A fundamental premise of trade secret protection is that the information is not publicly known and that the information remains subject to reasonable efforts to maintain it in confidence. Trade secret laws will not prevent a third-party from independently developing the information or from reverse engineering publicly available products to learn the underlying information, nor will trade secret laws prevent the subsequent exploitation of information which was properly discovered. Accordingly, to determine whether trade secret protection is useful, one should consider the ease with which the information can be kept secret, as well as of the resources that must be devoted to maintaining its secrecy. Generally, reasonable efforts to maintain the secrecy of trade secret information includes restricting access to only those individuals who need to know the information to perform their duties, implementing appropriate employment agreements and security measures, and avoiding disclosures of the information except under appropriate non-disclosure agreements. To the extent that it is impractical or difficult to maintain the secrecy of the information, trade secret protection alone may not suffice.
The above factors (and others that your IP counsel can explain) should be considered in developing a comprehensive strategy to protect your company’s valuable technologies, processes and information. Often, a successful strategy will integrate both patents and trade secrets, as well as copyrights and trademarks. The early development of an intellectual property strategy and the periodic reassessment of that strategy in light of changing business objectives are key to protecting the valuable intellectual property assets of any company.
For more information on this topic, please contact Stan Chalvire.
Tags: Dodd-Frank Act, Sarbanes-Oxley, whistleblower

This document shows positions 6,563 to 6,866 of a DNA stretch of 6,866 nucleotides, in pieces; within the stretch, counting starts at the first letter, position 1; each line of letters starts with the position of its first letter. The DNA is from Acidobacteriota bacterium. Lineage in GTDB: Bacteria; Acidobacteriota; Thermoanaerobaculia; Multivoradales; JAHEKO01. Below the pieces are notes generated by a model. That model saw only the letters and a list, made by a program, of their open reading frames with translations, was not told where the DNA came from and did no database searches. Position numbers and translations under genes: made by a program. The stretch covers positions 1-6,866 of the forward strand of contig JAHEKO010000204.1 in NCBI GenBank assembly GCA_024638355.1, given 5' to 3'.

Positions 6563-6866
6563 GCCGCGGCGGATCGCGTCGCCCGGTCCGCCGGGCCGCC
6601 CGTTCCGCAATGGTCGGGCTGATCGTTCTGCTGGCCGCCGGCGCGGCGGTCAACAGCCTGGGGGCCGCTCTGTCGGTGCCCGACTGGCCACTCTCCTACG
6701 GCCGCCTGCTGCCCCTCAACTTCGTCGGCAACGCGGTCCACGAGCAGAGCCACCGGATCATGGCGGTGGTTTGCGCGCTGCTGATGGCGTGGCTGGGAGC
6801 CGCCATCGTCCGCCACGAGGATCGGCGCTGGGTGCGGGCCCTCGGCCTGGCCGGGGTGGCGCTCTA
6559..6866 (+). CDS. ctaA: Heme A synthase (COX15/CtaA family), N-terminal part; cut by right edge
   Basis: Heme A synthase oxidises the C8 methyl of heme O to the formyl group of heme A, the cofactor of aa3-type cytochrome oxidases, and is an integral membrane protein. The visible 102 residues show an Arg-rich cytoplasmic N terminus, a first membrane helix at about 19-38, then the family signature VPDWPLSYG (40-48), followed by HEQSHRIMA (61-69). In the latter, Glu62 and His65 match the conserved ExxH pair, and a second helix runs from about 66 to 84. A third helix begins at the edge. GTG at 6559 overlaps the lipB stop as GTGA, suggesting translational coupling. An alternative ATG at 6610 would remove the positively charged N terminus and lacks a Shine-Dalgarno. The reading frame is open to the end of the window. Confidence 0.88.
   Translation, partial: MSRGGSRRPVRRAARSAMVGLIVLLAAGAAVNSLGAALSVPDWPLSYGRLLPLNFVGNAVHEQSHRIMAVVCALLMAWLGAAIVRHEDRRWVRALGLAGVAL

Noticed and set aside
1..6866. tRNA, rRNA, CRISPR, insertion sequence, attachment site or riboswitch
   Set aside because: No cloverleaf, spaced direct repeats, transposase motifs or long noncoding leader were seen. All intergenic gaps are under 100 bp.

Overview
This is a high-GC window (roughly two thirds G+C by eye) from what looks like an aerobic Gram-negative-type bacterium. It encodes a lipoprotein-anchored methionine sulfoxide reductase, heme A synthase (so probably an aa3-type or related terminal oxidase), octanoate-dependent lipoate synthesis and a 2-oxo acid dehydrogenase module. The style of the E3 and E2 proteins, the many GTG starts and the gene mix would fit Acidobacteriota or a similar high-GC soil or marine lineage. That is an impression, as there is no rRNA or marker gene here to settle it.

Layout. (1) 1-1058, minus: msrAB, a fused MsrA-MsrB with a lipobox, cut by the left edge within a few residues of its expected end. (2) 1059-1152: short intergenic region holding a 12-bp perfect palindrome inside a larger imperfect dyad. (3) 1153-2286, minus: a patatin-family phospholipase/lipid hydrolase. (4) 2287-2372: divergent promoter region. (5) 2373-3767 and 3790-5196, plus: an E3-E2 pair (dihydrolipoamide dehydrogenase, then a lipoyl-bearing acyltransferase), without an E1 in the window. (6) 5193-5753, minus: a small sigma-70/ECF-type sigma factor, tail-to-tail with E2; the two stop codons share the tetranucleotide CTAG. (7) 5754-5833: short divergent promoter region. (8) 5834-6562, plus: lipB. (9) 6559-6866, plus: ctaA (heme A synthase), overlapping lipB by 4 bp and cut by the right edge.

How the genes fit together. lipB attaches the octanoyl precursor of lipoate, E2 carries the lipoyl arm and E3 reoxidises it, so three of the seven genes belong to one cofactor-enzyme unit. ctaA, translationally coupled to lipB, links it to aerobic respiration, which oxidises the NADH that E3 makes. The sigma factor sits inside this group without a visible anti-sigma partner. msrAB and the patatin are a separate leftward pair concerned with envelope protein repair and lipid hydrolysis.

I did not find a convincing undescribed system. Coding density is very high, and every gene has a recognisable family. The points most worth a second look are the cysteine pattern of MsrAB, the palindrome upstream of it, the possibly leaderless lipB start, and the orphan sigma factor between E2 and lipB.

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MBBP Attorneys Joseph Marrow and Mark Tarallo offer two articles discussing recent provisions to the Dodd-Frank Wall Street Reform and Consumer Protection Act:
- “Enhanced Whistleblower Provisions Under Dodd-Frank Act” written by Joe Marrow, discusses the expansion of protections for whistleblowers originally created under the Sarbanes-Oxley Act (SOX) under Dodd-Frank. Joe provides information on the new private right of action, the expansion of whistleblowers liability under SOX, and responses to the provisions.
- Mark Tarallo’s “Non-Mandatory Provisions of the Dodd-Frank Act as Guidance for Small Companies,” describes certain provisions of the Dodd-Frank Act that are applicable only to larger “financial services” companies but may also be adopted by all public companies who are interested in applying “best practices” for corporate governance.
For more information, please visit our resources page.
Tags: ESTA, immigration, USCIS
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The Visa Waiver Program (VWP) was implemented in 1986 in order to allow travelers from certain countries to enter the U.S. for vacation or to attend business meetings without requiring a visa. To utilize the Visa Waiver for trips to the U.S., travelers must register online with the Electronic System for Travel Authorization (ESTA) prior to their trip. Previously, registering with ESTA was free for passengers; however, on September 8, 2010, the government began imposing a fee for new registrations and renewals. Read more in our full Immigration Alert.
As of December 10, 2010, the total number of H-1B cap-subject petitions counted under the regular cap was 52,400. This means that there will soon be less than 10,000 H-1B visas available. With respect to the 20,000 H-1B visas that are made available under the U.S. Master’s degree exemption tranche, 19,100 visas have already been called for as of the same date. As a result, now is a good time to review your hiring plans for any foreign nationals or foreign students.
MBBP’s December 2010 Immigration Alert also contains information on other topics including:
- USCIS Enhances its Information Gathering of H-1B and L-1 Employers and Employees through Form Revisions
- The Labor Condition Application Revisited
More information can be found in our full Immigration Alert.
Tags: NVCA, series a financing, term sheet
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MBBP Partner Jeffrey Steele has recently created a sample term sheet and annotations for a Series A Round of Financing. Some of the annotations and language in this model term sheet (including the veto rights) are borrowed from the NVCA model legal documents.
Please visit our resources page to view the Sample Term Sheet.
For more information, please contact Jeff Steele.